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Cyprus Talks

Schedule does exist says Akinci

The two leaders in New York

Turkish Cypriot leader Mustafa Akinci may have caused President Nicos Anastasiades more domestic headaches by asserting that the two leaders will be meeting again soon in a ‘Camp David-style’ setting at a location abroad, followed by a five-way conference including the three guarantor powers.

In various interviews since his three-way meeting in New York on Sunday with Anastasiades and the UN Secretary-General, Akinci has spoken of the Greek Cypriot side’s “phobia of timetables,” adding that, regardless, an informal peace process schedule does exist and both sides are aware of it.

In statements to Turkish news channel NTV, and asked whether the process is about to enter a five-party conference with the participation of Turkey and Greece, Akinci replied that “this is actually the point at which we stand.”

He said that a “natural timetable” is in place and that the last stage of this timetable is a five-party conference.

Akinci added that intensified negotiations in Cyprus were to take place during the first two weeks of October.

“Afterwards it is inevitable for us to pass into a different format and in the end to go to a five-party summit. If our commitment to the target of 2016 continues… we can predict that the five-party conference will definitely take place before the end of 2016”.

Asked whether there will be a procedure similar to the one at Camp David during which the leaders will be discussing alone and at face-to-face meetings, issues such as property and territory, Akinci clarified that the issues which remained in the first four chapters – governance and power-sharing, property, EU and the economy -should be concluded and added:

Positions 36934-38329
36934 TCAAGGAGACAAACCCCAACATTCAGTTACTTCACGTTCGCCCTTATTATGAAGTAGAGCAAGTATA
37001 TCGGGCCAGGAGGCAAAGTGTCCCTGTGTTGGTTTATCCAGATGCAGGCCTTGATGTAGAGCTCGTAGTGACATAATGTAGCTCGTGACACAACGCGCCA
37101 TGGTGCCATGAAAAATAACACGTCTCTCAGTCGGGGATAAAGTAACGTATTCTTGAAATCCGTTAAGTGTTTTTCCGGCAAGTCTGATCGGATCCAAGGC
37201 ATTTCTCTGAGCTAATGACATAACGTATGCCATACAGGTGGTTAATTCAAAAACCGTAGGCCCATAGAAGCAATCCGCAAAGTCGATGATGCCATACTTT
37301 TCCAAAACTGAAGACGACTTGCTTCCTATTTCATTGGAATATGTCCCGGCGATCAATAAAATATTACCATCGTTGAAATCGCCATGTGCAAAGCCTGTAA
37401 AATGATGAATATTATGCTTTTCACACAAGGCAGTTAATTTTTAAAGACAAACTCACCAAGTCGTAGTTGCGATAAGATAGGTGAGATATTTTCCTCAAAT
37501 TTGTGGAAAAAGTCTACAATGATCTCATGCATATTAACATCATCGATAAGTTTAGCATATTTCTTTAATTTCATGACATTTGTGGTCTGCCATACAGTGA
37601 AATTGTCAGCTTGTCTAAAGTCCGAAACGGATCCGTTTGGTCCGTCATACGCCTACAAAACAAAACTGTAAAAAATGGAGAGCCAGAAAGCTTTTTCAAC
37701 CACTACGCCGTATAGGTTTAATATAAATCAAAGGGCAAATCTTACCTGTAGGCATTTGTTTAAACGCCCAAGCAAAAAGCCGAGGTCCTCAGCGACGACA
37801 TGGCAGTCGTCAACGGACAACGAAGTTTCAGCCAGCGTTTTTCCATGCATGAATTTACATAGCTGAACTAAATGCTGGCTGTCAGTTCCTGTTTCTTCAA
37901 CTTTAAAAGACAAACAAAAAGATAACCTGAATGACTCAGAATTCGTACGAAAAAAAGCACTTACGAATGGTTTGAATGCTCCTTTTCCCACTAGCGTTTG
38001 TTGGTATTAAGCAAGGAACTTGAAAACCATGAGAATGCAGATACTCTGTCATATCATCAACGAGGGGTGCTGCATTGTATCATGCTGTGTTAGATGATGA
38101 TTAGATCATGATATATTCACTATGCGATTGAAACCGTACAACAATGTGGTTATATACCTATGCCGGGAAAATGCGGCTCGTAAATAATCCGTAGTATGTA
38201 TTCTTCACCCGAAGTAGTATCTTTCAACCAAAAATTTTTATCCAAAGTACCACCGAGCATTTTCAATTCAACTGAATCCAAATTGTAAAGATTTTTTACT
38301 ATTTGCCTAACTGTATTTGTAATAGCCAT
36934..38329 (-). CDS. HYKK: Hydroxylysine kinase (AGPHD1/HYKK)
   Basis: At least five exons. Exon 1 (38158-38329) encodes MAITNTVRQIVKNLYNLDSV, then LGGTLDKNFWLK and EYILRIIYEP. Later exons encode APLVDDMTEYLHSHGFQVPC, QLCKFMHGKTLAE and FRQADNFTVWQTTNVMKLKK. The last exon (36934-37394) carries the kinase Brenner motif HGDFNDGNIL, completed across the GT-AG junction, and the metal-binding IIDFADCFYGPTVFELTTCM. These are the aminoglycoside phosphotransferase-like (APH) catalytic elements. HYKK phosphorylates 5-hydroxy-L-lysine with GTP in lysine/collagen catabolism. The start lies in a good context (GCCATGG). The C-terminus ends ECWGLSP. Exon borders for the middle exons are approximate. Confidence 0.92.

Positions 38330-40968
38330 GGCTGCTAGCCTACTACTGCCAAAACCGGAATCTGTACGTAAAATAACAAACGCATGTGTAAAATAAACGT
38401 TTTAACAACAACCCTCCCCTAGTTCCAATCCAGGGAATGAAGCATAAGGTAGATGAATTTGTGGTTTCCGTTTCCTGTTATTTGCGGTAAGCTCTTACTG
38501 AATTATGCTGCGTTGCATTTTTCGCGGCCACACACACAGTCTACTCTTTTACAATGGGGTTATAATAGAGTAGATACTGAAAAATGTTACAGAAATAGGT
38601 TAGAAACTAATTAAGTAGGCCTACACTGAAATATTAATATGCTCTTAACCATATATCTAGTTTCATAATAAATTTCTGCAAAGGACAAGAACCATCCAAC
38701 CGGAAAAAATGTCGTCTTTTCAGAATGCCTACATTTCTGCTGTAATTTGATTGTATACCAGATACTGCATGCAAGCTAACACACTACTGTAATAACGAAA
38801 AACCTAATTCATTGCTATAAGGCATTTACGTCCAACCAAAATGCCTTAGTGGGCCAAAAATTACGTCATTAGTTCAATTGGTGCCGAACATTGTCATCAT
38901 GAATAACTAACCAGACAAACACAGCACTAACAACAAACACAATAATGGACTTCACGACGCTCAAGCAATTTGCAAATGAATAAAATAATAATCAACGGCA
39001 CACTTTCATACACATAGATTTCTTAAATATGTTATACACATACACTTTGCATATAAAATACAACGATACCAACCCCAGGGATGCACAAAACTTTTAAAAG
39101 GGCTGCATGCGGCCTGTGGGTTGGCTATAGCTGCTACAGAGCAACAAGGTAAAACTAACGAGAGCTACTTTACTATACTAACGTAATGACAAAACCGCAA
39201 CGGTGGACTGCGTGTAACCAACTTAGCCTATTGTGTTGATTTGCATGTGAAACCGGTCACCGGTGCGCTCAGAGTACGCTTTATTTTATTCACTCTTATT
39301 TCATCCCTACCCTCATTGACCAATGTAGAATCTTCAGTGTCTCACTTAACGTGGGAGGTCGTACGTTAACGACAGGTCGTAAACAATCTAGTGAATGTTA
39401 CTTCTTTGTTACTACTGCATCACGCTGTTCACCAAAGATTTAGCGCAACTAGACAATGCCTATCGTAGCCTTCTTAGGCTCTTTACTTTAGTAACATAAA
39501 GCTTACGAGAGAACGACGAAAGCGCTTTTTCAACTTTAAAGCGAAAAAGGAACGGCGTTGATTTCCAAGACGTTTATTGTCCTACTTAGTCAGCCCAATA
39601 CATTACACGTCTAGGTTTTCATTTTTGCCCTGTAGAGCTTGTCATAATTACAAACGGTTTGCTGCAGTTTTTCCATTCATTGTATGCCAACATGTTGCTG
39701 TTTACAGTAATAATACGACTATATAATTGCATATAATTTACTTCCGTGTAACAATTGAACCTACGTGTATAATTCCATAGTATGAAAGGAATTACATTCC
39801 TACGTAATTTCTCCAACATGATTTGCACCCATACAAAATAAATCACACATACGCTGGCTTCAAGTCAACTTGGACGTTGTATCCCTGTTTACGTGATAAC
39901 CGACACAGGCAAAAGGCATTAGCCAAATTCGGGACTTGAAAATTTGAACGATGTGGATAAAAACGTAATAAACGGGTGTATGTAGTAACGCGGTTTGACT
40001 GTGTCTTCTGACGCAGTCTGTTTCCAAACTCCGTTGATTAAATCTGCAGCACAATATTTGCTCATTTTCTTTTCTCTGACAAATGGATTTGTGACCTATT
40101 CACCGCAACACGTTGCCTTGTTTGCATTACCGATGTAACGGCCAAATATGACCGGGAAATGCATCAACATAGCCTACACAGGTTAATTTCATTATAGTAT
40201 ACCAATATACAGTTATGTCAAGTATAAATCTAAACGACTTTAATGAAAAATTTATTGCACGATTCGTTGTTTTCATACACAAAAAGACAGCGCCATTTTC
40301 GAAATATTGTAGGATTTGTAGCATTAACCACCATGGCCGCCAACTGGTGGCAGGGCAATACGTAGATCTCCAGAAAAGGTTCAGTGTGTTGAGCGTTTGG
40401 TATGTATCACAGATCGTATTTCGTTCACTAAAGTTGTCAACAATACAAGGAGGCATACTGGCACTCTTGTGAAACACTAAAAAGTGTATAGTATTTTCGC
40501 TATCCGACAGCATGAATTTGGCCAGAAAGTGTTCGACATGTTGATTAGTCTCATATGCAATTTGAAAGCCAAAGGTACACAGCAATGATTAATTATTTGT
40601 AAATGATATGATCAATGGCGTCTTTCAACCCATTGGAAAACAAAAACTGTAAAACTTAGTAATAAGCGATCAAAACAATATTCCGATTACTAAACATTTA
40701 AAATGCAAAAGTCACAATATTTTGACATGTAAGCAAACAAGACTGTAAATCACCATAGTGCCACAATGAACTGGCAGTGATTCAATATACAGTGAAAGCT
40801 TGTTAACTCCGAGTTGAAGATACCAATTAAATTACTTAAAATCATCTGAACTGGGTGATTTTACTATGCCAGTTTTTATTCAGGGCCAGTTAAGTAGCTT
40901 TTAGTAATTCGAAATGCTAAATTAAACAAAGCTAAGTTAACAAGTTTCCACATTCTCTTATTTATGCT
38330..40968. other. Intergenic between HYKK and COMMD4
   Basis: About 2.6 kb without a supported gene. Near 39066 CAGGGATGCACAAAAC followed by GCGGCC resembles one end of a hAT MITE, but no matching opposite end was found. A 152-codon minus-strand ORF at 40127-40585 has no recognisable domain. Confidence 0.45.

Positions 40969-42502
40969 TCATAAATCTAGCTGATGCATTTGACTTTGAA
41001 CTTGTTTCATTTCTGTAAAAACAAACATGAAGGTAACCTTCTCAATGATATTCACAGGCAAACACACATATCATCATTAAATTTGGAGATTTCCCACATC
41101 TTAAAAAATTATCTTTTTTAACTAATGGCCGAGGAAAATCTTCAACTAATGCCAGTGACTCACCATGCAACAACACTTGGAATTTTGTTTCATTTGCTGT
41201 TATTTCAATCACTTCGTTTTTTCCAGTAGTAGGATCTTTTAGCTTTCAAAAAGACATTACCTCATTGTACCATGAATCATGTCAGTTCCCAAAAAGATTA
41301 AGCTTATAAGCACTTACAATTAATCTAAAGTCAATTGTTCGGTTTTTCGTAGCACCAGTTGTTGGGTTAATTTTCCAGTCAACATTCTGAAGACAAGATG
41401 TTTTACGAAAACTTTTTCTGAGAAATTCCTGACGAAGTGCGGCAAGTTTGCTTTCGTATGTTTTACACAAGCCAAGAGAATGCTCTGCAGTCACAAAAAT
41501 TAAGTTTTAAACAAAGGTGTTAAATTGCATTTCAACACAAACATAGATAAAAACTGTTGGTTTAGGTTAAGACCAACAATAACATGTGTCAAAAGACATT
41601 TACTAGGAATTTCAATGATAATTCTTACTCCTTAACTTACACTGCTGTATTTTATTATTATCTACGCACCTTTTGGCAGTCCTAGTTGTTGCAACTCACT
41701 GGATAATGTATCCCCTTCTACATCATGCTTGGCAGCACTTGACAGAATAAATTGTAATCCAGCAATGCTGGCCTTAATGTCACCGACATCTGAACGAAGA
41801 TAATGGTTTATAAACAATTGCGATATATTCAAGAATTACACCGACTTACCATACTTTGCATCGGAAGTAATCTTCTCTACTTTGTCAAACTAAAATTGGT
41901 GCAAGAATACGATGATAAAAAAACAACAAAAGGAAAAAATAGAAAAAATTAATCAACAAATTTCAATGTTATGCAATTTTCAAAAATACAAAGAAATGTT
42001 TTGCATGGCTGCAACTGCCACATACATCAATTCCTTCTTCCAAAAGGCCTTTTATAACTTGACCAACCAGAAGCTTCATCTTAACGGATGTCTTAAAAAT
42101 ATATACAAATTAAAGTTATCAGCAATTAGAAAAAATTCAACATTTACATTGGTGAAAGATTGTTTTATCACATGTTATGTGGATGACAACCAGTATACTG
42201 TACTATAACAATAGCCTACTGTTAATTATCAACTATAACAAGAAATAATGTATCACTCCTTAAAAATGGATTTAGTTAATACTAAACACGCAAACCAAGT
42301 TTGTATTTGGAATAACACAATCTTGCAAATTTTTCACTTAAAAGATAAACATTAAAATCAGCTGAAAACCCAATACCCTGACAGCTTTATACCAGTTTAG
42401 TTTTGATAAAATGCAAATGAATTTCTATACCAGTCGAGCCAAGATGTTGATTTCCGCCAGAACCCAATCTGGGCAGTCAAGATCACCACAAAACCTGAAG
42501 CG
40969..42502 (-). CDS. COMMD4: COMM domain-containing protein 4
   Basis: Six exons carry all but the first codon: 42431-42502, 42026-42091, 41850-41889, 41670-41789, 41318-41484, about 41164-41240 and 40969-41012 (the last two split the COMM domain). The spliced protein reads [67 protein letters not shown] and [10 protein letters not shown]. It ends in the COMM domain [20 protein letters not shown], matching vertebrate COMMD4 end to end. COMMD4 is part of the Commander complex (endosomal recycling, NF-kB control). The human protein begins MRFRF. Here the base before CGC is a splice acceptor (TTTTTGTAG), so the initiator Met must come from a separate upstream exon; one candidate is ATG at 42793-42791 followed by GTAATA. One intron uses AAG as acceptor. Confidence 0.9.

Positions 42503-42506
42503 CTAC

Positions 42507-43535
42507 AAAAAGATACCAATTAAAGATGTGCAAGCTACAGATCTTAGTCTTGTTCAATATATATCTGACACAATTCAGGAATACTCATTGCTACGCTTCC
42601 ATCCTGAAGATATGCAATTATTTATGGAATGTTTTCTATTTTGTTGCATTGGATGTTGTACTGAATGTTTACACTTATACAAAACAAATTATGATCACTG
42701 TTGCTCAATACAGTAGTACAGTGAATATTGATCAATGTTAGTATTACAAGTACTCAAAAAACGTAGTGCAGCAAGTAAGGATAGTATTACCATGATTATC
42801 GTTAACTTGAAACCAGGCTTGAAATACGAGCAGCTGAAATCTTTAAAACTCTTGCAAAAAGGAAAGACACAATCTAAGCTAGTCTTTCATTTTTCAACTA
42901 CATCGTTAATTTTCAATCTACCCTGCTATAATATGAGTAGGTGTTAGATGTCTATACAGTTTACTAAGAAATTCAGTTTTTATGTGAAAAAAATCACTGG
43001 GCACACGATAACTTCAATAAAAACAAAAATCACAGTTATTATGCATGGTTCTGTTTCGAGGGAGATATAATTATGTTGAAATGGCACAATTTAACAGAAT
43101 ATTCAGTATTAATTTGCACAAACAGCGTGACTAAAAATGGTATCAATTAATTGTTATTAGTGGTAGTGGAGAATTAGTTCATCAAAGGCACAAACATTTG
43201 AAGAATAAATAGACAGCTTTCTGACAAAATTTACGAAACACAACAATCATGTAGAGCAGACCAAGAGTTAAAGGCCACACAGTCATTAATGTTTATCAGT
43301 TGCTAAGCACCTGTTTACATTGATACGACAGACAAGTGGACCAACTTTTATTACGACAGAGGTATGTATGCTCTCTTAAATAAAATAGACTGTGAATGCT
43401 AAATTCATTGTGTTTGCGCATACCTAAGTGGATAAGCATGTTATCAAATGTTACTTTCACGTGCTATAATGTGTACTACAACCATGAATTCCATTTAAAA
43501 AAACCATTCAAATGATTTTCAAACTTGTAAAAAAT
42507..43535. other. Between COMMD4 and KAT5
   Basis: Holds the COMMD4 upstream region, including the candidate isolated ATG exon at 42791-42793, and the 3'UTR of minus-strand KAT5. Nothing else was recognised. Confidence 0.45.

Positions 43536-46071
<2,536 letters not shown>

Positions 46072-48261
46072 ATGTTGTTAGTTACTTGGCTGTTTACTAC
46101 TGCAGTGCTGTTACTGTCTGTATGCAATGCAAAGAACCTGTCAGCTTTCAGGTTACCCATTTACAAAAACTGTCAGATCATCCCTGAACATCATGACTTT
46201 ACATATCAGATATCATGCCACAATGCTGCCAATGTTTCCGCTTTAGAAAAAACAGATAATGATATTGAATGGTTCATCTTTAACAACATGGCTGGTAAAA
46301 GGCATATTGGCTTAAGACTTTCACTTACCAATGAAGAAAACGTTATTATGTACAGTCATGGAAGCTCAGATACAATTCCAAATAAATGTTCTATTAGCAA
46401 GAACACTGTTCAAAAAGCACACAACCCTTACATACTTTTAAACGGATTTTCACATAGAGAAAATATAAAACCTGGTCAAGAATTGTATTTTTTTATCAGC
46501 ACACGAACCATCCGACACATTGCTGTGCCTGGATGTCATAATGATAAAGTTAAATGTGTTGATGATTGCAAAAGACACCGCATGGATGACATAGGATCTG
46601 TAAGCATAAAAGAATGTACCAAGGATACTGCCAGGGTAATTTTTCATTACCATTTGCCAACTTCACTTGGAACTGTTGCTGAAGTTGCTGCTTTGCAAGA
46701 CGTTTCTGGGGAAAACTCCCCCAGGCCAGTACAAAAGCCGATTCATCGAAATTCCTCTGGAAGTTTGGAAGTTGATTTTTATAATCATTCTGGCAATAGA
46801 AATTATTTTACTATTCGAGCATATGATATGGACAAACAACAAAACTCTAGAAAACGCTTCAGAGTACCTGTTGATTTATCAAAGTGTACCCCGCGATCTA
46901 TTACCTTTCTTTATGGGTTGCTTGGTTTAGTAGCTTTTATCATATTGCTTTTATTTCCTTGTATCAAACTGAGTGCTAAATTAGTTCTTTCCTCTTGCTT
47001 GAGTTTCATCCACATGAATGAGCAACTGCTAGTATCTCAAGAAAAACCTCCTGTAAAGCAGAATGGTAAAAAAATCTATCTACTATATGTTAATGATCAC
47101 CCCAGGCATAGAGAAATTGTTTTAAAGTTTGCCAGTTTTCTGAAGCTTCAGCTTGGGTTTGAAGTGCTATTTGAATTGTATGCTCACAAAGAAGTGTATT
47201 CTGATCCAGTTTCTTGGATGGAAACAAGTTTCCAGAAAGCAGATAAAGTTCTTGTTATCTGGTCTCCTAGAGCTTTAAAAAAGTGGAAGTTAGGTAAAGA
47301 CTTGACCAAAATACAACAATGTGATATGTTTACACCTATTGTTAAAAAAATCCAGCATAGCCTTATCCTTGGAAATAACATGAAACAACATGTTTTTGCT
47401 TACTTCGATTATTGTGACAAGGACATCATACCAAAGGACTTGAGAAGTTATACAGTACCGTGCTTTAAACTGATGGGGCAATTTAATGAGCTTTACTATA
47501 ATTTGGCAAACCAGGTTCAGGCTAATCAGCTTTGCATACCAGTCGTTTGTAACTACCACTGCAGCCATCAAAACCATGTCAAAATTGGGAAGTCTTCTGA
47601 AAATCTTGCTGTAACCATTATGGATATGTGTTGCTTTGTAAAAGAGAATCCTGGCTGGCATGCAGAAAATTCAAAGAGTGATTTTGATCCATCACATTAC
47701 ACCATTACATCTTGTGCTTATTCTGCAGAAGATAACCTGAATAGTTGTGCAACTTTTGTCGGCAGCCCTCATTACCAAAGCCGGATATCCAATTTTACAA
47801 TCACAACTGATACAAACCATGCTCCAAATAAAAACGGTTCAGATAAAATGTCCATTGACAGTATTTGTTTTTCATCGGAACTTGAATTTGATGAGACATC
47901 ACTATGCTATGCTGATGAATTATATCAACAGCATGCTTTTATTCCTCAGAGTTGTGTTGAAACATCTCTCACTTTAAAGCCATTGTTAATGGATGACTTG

“What we mean as the Turkish side when we refer to a process like the one at Camp David, is that Cyprus is a small place and discussions leak within a short period of time. The issues which leak become front page news in the papers the next day in an exaggerated manner.

“We want to create an environment outside Cyprus where a series of meetings will take place on sensitive issues which concern the territory in Cyprus. And right after that we want a five-party conference to take place. And we want all this to happen within the next one to two months.”

The two sides have distinct negotiating strategies: Anastasiades is seeking to secure as many convergences as possible during the talks here in Cyprus, while Akinci has stated that the thorny issue of territory cannot be discussed in Cyprus under the current format, but rather during meetings of the two leaders abroad.

It’s understood that the Greek Cypriot side wants most of the legwork on territory to be done in Cyprus, in order to achieve the best possible map, whereas for the Turkish Cypriots the issue of territory has a higher correlation to security and guarantees and therefore should be discussed at the end stage in a multi-party process.

Akinci also warned that failure to reach a settlement before the end of the year would be a recipe for disaster.

“If the Greek Cypriot side chooses to delay the process and tells us that it is ready to continue talks in 2017 then let me tell you now… this will be the recipe for a non-solution. What do we have in 2017? We will have a new Secretary General; we will have a new administration in the United States.

“If the Greek Cypriots start new hydrocarbon explorations then we will have tension again. Then in 2018 there are the elections in South Cyprus… so in other words the solution to the Cyprus problem will be left to another spring… a federal settlement will most likely be shelved.”

Akinci’s comments are almost certain to cause the government some bother, as in the wake of the New York meeting Anastasiades boasted that he had achieved his objective of not committing to a solution timetable, a roadmap, a five-party conference or arbitration, which government spokesman Nicos Christodoulides reiterated to state radio CyBC on Tuesday morning.

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